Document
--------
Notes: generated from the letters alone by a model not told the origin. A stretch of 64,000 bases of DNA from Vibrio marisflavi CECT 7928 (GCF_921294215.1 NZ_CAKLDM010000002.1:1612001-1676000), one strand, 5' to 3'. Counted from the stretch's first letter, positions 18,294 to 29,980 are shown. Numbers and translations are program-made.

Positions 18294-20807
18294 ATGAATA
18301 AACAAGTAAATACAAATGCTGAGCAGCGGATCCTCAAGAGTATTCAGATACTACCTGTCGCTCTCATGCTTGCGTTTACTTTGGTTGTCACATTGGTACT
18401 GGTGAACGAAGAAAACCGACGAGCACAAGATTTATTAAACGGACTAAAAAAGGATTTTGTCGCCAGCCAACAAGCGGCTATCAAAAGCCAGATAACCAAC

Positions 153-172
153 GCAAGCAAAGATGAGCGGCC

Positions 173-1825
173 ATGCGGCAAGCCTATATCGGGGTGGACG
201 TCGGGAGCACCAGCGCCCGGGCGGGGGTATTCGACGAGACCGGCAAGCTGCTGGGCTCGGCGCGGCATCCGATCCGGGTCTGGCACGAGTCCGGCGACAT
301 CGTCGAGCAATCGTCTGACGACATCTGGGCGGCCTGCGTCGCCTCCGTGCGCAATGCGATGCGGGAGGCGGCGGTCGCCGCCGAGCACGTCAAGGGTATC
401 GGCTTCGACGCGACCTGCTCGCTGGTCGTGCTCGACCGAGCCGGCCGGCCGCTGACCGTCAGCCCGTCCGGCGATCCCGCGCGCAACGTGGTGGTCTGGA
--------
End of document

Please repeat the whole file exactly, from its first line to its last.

Notes: generated from the letters alone by a model not told the origin. A stretch of 64,000 bases of DNA from Vibrio marisflavi CECT 7928 (GCF_921294215.1 NZ_CAKLDM010000002.1:1612001-1676000), one strand, 5' to 3'. Counted from the stretch's first letter, positions 18,294 to 29,980 are shown. Numbers and translations are program-made.

Positions 18294-20807
18294 ATGAATA
18301 AACAAGTAAATACAAATGCTGAGCAGCGGATCCTCAAGAGTATTCAGATACTACCTGTCGCTCTCATGCTTGCGTTTACTTTGGTTGTCACATTGGTACT
18401 GGTGAACGAAGAAAACCGACGAGCACAAGATTTATTAAACGGACTAAAAAAGGATTTTGTCGCCAGCCAACAAGCGGCTATCAAAAGCCAGATAACCAAC

Positions 153-172
153 GCAAGCAAAGATGAGCGGCC

Positions 173-1825
173 ATGCGGCAAGCCTATATCGGGGTGGACG
201 TCGGGAGCACCAGCGCCCGGGCGGGGGTATTCGACGAGACCGGCAAGCTGCTGGGCTCGGCGCGGCATCCGATCCGGGTCTGGCACGAGTCCGGCGACAT
301 CGTCGAGCAATCGTCTGACGACATCTGGGCGGCCTGCGTCGCCTCCGTGCGCAATGCGATGCGGGAGGCGGCGGTCGCCGCCGAGCACGTCAAGGGTATC
401 GGCTTCGACGCGACCTGCTCGCTGGTCGTGCTCGACCGAGCCGGCCGGCCGCTGACCGTCAGCCCGTCCGGCGATCCCGCGCGCAACGTGGTGGTCTGGA